Was the fear of Communism justified during the beginning of the 20th century? Why or why not?
After the end of World War I, America had to transition from wartime, to routines of peacetime. Laborers from all types of occupation, began declaring strikes demanding higher pay. These strikes began being led by political radicals, and were held in comparison to the communist revolution in Russia. Meanwhile, the Socialist Party continued to grow, forming two American communist parties in 1919. After the bombing of Attorney General A. Mitchell Palmer’s home, an epidemic named the “Red Scare”, began repressing mainly foreign political radicals in the U.S. Aided by J. Edgar Hoover, the head of the Justice Department, the Red Scare developed into a “series of raids on radical groups, often without either search or arrest warrants.” The Red Scare had a conflict of interests from Palmer, who had been personally attacked by prolabor factions. In an article to justify his raids, he stated “It is my belief that while they have stirred discontent in our midst, while they have caused irritating strikes, and while they have infected our social ideas with the disease their own minds and their unclean morals, we can get rid of them!” Communism did, and always be a threat to the U.S. and other democratic nations, but the Red Scare greatly promoted racial discrimination between immigrants and Americans.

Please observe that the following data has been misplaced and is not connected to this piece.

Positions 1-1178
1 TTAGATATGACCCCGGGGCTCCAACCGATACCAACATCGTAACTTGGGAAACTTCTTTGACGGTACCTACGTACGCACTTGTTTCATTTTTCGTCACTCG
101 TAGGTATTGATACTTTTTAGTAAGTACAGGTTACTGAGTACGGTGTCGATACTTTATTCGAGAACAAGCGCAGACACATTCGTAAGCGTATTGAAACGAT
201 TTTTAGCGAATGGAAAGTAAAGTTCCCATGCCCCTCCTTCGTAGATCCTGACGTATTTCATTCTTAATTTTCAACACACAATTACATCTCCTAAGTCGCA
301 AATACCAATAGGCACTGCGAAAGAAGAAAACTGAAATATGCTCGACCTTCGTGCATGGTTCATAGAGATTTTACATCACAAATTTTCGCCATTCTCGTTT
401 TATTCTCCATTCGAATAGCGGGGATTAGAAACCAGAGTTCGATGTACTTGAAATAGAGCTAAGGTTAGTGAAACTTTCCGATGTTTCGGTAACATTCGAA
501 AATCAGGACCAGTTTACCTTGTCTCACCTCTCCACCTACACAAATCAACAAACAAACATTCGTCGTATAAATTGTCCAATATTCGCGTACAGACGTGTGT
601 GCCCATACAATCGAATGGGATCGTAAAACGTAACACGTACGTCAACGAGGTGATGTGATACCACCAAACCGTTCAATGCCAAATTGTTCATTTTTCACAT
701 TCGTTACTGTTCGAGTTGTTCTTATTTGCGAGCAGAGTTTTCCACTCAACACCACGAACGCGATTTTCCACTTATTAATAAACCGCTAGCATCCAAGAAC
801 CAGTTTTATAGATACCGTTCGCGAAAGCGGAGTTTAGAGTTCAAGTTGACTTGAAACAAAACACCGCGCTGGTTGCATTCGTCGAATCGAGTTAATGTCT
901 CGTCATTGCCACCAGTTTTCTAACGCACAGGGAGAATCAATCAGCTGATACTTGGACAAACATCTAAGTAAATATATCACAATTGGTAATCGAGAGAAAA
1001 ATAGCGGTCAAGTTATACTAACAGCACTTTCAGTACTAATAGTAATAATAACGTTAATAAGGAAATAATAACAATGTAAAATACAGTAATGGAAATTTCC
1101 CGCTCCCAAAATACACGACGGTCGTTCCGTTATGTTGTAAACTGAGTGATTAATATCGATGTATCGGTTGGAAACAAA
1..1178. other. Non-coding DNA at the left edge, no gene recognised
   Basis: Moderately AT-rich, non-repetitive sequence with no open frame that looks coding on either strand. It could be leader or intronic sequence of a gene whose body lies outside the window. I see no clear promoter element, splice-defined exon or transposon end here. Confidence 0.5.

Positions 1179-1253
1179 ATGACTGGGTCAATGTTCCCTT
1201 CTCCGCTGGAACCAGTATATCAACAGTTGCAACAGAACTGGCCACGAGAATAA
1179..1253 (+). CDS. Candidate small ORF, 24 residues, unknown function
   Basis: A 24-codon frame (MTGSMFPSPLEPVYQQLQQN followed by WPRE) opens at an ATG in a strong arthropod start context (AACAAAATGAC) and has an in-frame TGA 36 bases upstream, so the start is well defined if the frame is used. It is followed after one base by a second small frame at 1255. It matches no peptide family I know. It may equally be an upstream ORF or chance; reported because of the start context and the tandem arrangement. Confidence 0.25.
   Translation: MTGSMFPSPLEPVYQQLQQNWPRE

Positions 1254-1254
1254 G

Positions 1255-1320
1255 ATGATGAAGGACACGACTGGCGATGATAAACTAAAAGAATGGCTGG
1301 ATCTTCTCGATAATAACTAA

Was the action taken “un-American?” Why or why not?
The raids caused the deportation of hundreds of immigrants. Many Americans shared the views of Attorney General palmer, but some Americans felt that their civil liberties were being breached. Many industry spokesmen for industry’s that depended on immigrant labor, began attacking Palmer’s views to stop associating political radicals with immigrants. William Allen White, editor of the Emproria Gazette in Kansas, openly criticized Palmers movement. He believed that “a man may believe what he chooses”, and “ he should be...
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